Wednesday, May 22

Martin Wygod, a Winner on Wall Street and the Racetrack, Dies at 84

Martin J. Wygod, a Wall Street whiz who graduated from walking horses after races to owning and breeding championship thoroughbreds when he made millions from investing in online companies that sold pharmaceuticals by mail and pruned medical paperwork, died on April 12 in San Diego. He was 84.

His daughter, Emily Bushnell, said he died in a hospital from complications of lung disease.

Raised near two racetracks in suburban New York and mentored by a software pioneer, an investor and a gambler, Mr. Wygod was said to have been the youngest managing partner of a New York Stock Exchange brokerage in the 1960s. He became a millionaire before he was 30, and in 1993 he sold Medco Containment Services to Merck for $6 billion after building it into the nation’s largest mail-order prescription drug company and benefit manager in less than a decade. The sale netted Mr. Wygod $250 million.

“The name of the game in the future is going to be information,” Jan Buck, chairman of Princeton Group International, a pharmaceutical industry consulting firm, commented on the sale to The New York Times in 1994. “Marty Wygod made $6 billion for himself because he developed a data base.”

Mr. Wygod then became the chairman of WebMD, a leader in online health information services, which he sold in 2017 for a reported $2.8 billion.

He married Pamela Suthern in 1980, and in 1995 they moved from New Jersey to River Edge Farm, a 110-acre spread in Buellton, Calif., where they raised fillies and colts to become top racehorses.

Ranked as California’s leading thoroughbred breeders in 2006, 2007 and 2008, the couple, both with and without partners, bred 124 stakes winners, according to BloodHorse magazine. They moved their breeding business to Kentucky in 2010.

Martin Joshua Wygod was born on Feb. 1, 1940, in Manhattan to Max Wygod, an accountant and haberdasher who had immigrated from Poland, and Rose (Greenwald) Wygod.

His affection for horses began when he was a student at Lawrence High School in suburban Nassau County, where he befriended Bobby Frankel, who would become a Hall of Fame trainer. As a teenager, he hung out with classmates at Aqueduct and Belmont Park, where he walked horses to cool them down after workouts and races.

After graduating in 1961 from New York University, where his daughter said he studied Hinduism and Buddhism, Mr. Wygod began his Wall Street career with a $20,000 starter gift from his mother (the equivalent of a little more than $200,000 today).

He told The Times in 2000 that his mentors were Fletcher Jones, who pioneered the commercialization of computer software and initiated Mr. Wygod into the technology business; Fred Carr, an investment manager; and Manny Kalish, a gambler who handicapped races for New York’s tabloid newspapers and tutored Mr. Wygod on picking winners.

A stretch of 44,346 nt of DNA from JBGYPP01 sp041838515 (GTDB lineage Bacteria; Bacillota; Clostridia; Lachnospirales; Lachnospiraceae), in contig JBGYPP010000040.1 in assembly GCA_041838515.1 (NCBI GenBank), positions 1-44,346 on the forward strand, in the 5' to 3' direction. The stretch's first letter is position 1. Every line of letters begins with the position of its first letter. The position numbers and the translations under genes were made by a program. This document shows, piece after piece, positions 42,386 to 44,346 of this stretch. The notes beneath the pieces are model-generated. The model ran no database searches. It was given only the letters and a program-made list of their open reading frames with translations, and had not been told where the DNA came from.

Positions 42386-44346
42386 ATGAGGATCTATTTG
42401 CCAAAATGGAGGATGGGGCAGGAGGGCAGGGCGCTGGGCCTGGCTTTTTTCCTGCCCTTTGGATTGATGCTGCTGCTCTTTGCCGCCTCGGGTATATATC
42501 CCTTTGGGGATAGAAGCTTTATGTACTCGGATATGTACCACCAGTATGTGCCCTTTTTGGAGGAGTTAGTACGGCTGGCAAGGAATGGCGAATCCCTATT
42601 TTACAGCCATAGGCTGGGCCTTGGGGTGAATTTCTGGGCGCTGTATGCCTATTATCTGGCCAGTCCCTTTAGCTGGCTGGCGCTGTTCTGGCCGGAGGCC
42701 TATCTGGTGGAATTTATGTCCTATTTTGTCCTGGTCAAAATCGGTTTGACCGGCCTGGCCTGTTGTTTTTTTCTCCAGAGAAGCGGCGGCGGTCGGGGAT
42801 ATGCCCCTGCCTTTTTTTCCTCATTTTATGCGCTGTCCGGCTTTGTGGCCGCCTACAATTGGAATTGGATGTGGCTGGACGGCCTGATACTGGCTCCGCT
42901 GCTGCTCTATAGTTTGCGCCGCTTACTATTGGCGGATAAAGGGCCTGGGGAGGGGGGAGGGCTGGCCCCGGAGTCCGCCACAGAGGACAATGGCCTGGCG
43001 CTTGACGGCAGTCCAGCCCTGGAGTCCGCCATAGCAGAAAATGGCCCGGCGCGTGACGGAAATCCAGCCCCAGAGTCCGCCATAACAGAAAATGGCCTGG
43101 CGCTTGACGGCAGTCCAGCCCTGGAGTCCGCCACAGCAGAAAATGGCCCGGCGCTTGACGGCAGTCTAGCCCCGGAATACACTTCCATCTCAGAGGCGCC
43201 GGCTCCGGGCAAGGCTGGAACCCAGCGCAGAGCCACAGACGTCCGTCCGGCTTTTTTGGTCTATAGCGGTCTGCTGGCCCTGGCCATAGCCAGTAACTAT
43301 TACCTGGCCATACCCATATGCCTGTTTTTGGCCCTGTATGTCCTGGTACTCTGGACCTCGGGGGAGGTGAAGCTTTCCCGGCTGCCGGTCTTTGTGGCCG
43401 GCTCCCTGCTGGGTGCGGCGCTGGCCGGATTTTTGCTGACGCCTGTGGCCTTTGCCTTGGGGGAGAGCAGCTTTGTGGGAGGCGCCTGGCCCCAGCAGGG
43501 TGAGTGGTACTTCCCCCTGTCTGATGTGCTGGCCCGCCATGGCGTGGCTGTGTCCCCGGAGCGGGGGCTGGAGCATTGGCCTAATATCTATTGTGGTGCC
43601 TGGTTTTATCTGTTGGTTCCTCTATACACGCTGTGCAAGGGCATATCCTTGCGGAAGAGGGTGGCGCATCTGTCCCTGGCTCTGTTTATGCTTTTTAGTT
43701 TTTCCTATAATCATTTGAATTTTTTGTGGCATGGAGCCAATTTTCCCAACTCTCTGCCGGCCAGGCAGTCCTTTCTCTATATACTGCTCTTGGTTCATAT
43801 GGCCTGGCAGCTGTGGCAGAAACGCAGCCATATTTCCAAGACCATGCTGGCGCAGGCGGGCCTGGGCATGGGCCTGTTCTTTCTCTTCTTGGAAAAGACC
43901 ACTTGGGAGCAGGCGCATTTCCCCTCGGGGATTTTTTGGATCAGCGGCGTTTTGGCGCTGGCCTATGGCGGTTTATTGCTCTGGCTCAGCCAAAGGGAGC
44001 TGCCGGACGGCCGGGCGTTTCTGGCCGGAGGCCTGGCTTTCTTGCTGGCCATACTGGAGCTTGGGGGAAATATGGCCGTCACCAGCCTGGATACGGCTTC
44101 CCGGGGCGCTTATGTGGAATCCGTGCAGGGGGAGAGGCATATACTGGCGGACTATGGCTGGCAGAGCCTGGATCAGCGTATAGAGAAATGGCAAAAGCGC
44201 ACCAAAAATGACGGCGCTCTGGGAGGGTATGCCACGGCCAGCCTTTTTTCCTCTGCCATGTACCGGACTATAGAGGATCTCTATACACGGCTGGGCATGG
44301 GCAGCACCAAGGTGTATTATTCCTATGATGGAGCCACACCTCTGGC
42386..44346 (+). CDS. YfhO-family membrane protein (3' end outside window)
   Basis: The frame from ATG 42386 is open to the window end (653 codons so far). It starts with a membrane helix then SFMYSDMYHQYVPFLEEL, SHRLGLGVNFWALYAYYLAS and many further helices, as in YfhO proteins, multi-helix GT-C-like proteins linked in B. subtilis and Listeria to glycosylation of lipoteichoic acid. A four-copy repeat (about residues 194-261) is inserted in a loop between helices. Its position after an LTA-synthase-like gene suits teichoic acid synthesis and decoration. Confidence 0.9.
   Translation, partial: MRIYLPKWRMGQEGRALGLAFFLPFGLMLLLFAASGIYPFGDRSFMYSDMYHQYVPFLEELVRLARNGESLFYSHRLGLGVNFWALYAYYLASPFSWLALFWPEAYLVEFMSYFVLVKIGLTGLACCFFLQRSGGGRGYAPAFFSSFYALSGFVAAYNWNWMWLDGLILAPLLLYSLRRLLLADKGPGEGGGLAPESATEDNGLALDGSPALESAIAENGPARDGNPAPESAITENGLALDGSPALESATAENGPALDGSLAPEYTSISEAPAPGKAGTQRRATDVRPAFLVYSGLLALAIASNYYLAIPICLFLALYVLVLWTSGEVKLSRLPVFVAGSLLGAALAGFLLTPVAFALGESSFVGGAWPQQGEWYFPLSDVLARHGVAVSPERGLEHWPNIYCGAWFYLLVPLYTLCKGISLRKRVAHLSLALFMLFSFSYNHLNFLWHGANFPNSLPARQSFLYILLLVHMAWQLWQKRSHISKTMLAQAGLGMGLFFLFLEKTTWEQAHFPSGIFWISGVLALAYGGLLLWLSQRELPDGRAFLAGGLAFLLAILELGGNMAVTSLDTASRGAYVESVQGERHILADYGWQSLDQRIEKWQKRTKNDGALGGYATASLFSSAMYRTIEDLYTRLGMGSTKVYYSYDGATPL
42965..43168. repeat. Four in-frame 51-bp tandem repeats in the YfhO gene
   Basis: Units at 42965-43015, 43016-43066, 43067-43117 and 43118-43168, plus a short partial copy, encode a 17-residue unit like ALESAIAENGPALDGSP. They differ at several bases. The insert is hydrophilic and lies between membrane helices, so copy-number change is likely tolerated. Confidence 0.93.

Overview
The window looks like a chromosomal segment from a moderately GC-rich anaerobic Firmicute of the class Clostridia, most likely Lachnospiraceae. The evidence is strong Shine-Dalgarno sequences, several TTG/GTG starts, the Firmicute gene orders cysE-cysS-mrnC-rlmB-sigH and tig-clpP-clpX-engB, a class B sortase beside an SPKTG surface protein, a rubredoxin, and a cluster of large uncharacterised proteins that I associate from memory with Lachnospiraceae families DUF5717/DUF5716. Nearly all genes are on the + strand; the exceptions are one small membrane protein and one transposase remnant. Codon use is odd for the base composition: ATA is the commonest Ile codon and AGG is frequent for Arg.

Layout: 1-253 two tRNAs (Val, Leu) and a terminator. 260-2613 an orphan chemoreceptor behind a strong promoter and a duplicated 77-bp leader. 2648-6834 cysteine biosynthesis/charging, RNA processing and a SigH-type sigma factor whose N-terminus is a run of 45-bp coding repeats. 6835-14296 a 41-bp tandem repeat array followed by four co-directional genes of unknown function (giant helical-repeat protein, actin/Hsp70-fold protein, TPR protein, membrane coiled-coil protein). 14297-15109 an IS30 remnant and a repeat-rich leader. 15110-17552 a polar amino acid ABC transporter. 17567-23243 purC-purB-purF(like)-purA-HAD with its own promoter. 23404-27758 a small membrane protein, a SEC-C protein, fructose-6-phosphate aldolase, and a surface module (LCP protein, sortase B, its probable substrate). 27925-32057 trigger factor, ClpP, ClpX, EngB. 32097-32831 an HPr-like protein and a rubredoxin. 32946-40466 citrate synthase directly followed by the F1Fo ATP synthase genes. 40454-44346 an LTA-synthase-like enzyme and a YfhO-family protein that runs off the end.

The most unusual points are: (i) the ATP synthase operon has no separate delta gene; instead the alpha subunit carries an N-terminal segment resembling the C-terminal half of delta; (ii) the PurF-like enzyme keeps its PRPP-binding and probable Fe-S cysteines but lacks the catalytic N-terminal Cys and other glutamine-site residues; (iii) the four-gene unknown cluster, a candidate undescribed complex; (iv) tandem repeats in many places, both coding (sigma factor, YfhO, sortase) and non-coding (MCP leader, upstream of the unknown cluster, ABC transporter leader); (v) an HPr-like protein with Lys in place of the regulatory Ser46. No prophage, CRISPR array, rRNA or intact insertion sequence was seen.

Mr. Wygod assisted Mr. Jones, a founder of Computer Sciences Corporation, in taking the company public. That offering helped grow Mr. Wygod’s $20,000 in seed money into about $50 million by the 1980s.

In 1965, Mr. Jones gave Mr. Wygod two horses for his 25th birthday.

“They both won the first time out,” Mr. Wygod said in 2000. “I was hooked.”

His stable would win more than a dozen major races over the years.

When he was 23, Mr. Wygod started his own brokerage firm; he sold it three years later for $10 million. The next year, he and two other investors, Bernie Marden and Albert Weiss, purchased a controlling interest in Glasrock Medical Services, which produced devices for the health care industry. By 1982, by selling most of his interest in Glasrock and another company, he had parlayed his original $2 million investment into $125 million.

Mr. Carr had been an early backer of Medco. Michael Milken, another earlier investor in Mr. Wygod’s ventures, recalled to The Times in 2000 that an impetus for Medco was a complaint from Lee Iacocca, then the chairman of Chrysler, that prescription drugs for auto workers were costing the company a small fortune. Medco negotiated discounts and incentives for employees who bought lower-priced generic drugs.

“It was one of the great creations of a business, really from scratch,” Mr. Milken said. He added, “Anything that Marty does, I would invest in, except the horses.”

Actually, the horses were no exception. The racing operation run by the Wygods recorded career purse earnings of more than $21 million, including $2.8 million in their best year, 2009.

In addition to his wife and his daughter, Mr. Wygod is survived by their son, Max; a stepson, Adam Yellin; his sister, Marian; and three grandchildren.

His daughter is an equestrian to whom, along with the bloodstock consultant Ric Waldman, Mr. Wygod gave his 3-year-old colt Resilience, who could score one more notch in Mr. Wygod’s legacy. By winning the Wood Memorial in New York on April 6, Resilience earned a berth in the 150th Kentucky Derby on May 4.